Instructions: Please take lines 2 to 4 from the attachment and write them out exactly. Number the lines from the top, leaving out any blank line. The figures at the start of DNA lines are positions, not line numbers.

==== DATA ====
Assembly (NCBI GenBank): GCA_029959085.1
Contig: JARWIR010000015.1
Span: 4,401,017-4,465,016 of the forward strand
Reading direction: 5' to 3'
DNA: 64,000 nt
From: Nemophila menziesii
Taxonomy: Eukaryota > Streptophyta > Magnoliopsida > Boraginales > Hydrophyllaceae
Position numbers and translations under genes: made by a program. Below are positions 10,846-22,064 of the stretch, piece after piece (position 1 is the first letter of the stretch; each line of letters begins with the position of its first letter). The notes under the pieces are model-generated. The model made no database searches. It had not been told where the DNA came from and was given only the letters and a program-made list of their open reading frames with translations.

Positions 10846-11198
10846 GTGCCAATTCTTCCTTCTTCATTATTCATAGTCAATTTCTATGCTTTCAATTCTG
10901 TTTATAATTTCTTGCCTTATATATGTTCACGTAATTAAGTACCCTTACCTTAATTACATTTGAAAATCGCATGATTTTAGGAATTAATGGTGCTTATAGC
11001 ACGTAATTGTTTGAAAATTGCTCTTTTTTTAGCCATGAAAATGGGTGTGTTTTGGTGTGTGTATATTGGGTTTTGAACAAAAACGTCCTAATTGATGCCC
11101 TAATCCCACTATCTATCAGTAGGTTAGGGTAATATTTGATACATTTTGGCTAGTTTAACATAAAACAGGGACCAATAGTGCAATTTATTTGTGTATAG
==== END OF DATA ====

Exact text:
Contig: JARWIR010000015.1
Span: 4,401,017-4,465,016 of the forward strand
Reading direction: 5' to 3'